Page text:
2019-06-03: Krivokapic: VC
2019-05-02: Beissel: Pas de Q
2019-04-29: Reuter: Cto grosso
2019-04-18: Luig: Suite
2019-04-16: Carow: VC
2019-04-10: Muench: PC
2019-03-30: Jongen: songs
2019-03-29: Straumer: work
2019-03-01: Riemann: works
2019-02-09: Aulin: VC2
2019-02-08: Heiss: VC
2019-01-10: Geissler: VC1
Lawrence Willingham was born on 17 January 1942 in Portland (Maine, USA). He showed great creativity and talent from early age, started to learn the piano at the age of 7 and later played the baritone horn in the high school band. He graduated from St. John's College High School in Washington in 1959 and received a bachelor's degree in music from the New England Conservatory in 1963, a master's degree in music from Yale University in 1966 and a doctoral degree in musical arts from West Virginia University in 1974 where he studied composition, piano and viola. He won scholarships from all three institutions. His composition teachers were Dr. George Thaddeus Jones, Daniel Pinkham, Yehudi Wyner and Thomas Canning.
After graduation Lawrence Willingham taught at the Academy of Musical Arts in McLean (Virginia) and at Washington University in St. Louis, and also worked as a piano teacher.
Lawrence Willingham composed from an early age, his first own composition was written at the age of 11, the first performance of an own work - a String trio - took place at the age of 14. From that point on he always composed music and his compositions often received immediate performances and enthusiastic reviews. A juvenile "Symphony for string orchestra" from 1959 was performed by the National Symphony Orchestra at a composer's workshop, his "Antiphonies for orchestra" (1972) by the Pittsburgh Symphony. After the world premiere of his "Tzigane for violin and piano" the Washington Evening Star wrote in January 1971:
"The composer was in the audience for this first performance and he appears to be quite young - very young indeed to have written such a graceful and sophisticated work. [..] In any case it is a fine, rhapsodic piece, with excellent writing for both instruments, in which they are dramatically and expressively contrasted."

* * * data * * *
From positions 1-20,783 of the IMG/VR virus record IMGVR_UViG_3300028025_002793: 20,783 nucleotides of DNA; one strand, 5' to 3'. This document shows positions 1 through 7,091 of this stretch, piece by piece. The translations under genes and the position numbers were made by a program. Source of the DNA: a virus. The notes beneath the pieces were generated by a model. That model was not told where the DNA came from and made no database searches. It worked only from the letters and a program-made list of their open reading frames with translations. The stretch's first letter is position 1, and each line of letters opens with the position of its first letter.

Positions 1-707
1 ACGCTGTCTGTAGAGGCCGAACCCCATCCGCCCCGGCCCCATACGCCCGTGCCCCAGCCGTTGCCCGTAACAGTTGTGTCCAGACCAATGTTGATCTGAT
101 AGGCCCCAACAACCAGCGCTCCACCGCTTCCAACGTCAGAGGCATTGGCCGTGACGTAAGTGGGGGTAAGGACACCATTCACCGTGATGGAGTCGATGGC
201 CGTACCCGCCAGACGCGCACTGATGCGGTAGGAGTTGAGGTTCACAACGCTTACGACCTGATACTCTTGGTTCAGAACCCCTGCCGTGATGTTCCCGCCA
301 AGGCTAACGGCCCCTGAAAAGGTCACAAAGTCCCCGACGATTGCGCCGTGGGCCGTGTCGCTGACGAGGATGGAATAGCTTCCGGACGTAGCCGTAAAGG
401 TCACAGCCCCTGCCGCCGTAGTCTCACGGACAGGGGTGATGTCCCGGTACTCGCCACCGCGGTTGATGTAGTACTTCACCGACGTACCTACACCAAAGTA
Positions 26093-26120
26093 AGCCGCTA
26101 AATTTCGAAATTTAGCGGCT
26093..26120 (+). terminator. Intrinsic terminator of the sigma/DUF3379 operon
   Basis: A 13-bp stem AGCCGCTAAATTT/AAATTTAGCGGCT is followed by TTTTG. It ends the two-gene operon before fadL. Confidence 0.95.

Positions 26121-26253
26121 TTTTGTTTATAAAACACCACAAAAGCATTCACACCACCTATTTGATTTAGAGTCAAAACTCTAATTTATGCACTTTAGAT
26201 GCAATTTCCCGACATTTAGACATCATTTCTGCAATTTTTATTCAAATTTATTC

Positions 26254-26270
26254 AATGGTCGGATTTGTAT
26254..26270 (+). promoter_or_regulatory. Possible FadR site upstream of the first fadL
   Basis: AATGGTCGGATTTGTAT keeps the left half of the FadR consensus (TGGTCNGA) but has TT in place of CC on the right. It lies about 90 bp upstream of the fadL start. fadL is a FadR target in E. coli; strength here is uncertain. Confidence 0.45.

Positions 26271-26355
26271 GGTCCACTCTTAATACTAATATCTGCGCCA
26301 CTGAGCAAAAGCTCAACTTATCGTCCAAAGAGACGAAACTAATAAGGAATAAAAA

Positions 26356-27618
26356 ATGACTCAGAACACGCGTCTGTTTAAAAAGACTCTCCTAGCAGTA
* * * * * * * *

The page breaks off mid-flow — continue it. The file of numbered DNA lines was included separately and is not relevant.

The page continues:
His honors for composition included the John Day Jackson Prize at Yale in 1966 and the Friday Morning Music Club Birthday-Bicentennial Award in 1976.
Lawrence Willingham had schizophrenia, an incurable illness of the brain that often manifests itself in late adolescence, as it did with him. In spite of this handicap he became a gifted composer. Here is another enthusiastic review from the Washington Post in 1980 after the premiere of "The River Merchant's Wife": "There can be little doubt that composer Lawrence Willingham is well on his way to becoming one of America's most beautiful new voices in dramatic music, [...] this was an exciting and very successful premiere."
Lawrence Willingham died on 28 April 2006 in Arlington (USA).
The Violin concerto op.16 by Lawrence Willingham was composed in 1978. It is scored for full orchestra and consists of the three movements I. Allegro maestoso, II. Andante and III. Presto gioioso
A performance of the violin concerto - most likely the world premiere - took place on 11 December 1979 at the Hartke Theater at the Catholic University of America. The performers were Helmut Braunlich (violin), the Catholic University Orchestra under Robert Ricks (conductor).
The sound file below is a recording of a live performance of the complete Violin concerto by Lawrence Willingham. I don't know the performers for sure, but most likely they are the ones from the world premiere, i.e. Helmut Braunlich (violin) and the Catholic University Orchestra under Robert Ricks (conductor).
Publication with kind permission of the Catholic University of America and Patricia Braunlich.